If I were as unfair as writer-director Mike Binder (“The Upside of Anger,” “Reign Over Me”) is to the African-American characters in his new movie “Black or White,” I’d say this project is a white filmmaker’s rationalization to have a white character occasionally say (and certainly think) the N-word while raising a black child.
That’d be too harsh an assessment, even if there’s a kernel of truth to it. The fact remains that “Black or White” frames a custody fight for the orphaned 8-year-old Eloise (Jillian Estell) between wealthy attorney Elliot (Kevin Costner) and lower-middle-class entrepreneur Rowena (Octavia Spencer) — the girl’s maternal grandfather and paternal grandmother — as a black intrusion into white terrain.
To be sure, Elliot isn’t anyone’s idea of the ideal parent. After the death of his wife (Jennifer Ehle), he takes to the bottle early and often. To tutor Eloise (and occasionally serve as his designated driver), Elliot hires an African immigrant (a winsome Mpho Koaho), who casually informs his new employer that he witnessed the massacre of his family as a young boy.
“Black or White” is full of such tonal dissonances; the academically gifted Eloise often talks like a toddler (and seems bizarrely incurious about the sudden disappearance of her grandmother), while the soundtrack’s twinkling music feels imported from a much lighter movie.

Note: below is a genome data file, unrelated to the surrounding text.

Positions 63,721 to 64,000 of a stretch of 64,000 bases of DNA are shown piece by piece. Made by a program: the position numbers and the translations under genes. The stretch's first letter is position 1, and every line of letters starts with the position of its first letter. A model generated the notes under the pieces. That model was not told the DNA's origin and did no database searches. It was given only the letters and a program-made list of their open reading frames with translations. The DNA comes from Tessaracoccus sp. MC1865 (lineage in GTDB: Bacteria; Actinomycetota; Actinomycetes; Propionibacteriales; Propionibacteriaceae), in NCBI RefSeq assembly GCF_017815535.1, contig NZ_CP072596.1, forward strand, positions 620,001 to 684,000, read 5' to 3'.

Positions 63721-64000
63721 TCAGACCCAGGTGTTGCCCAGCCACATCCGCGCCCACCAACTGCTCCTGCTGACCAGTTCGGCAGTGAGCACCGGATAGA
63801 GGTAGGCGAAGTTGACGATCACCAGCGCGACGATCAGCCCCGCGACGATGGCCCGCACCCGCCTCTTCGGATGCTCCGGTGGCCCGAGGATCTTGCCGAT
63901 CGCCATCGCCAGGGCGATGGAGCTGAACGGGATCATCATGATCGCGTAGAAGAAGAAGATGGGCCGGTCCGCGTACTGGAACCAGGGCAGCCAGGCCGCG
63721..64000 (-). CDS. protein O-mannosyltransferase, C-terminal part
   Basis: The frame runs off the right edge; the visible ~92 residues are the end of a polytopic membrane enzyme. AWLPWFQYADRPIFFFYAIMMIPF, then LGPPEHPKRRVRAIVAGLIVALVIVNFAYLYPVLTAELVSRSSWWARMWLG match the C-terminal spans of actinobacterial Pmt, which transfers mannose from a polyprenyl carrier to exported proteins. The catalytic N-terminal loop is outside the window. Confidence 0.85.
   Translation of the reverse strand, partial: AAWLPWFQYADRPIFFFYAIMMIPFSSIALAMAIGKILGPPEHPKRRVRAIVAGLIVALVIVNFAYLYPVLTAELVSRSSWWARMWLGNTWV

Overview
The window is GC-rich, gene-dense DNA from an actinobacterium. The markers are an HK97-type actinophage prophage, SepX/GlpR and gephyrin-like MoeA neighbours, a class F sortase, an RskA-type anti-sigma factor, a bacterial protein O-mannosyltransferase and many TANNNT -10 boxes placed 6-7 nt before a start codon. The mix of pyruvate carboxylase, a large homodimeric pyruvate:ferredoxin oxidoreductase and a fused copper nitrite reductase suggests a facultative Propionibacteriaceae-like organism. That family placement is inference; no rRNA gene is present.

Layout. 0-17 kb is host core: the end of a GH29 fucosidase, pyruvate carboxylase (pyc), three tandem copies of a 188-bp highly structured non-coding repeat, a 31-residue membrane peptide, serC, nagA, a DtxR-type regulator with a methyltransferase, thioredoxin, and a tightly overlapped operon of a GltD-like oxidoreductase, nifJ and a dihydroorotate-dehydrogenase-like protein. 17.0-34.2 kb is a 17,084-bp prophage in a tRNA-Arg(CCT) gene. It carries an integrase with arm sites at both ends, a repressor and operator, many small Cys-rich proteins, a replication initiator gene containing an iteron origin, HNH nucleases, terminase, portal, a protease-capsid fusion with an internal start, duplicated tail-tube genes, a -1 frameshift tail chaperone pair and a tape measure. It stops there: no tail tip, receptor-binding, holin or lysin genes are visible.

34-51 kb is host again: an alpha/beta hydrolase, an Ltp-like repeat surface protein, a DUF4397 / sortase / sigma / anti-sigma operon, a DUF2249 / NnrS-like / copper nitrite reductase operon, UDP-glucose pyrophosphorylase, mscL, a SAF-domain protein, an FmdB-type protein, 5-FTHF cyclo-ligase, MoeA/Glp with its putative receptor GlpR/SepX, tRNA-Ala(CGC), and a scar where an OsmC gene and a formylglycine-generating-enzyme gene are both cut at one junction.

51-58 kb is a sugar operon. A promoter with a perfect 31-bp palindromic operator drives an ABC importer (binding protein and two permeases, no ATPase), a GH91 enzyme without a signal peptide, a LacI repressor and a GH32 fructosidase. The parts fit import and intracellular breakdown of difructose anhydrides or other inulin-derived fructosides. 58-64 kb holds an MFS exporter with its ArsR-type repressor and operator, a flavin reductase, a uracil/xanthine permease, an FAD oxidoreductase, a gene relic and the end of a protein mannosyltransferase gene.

There are valid reasons why Eloise, who grew up with Elliot and his wife after her mother died giving birth to her, should stay with her grandfather, for stability’s sake if nothing else. But the film’s strategy in arguing for Elliot’s custody is to denigrate Rowena’s family — especially Eloise’s biological father, Reggie (Andre Holland), who is a drug addict.
“Black or White” gradually offers a lurid mystery regarding just how bad Reggie is, as when he attempts to extort $25,000 from Elliot. But discovering those new depths make for a disheartening experience, since they suggest that, despite Rowena’s selflessness in taking in a variety of nieces and nephews and grandchildren over the years, her family will never be good enough for Eloise.
A rousing and fair debate would have lent the film some badly needed dramatic urgency. But “Black or White” takes a side — that of the beleaguered white man. Elliot’s speeches in court are portrayed as impassioned or wryly clever, while Rowena’s attempts to express herself are presented as inappropriate outbursts.
Costner gets one rather moving and ambitious monologue about overcoming racism as a continual process, not a terminal endpoint. But by the film’s end, “Black or White” raises only one question: Is its racial-baiting disingenuous or oblivious?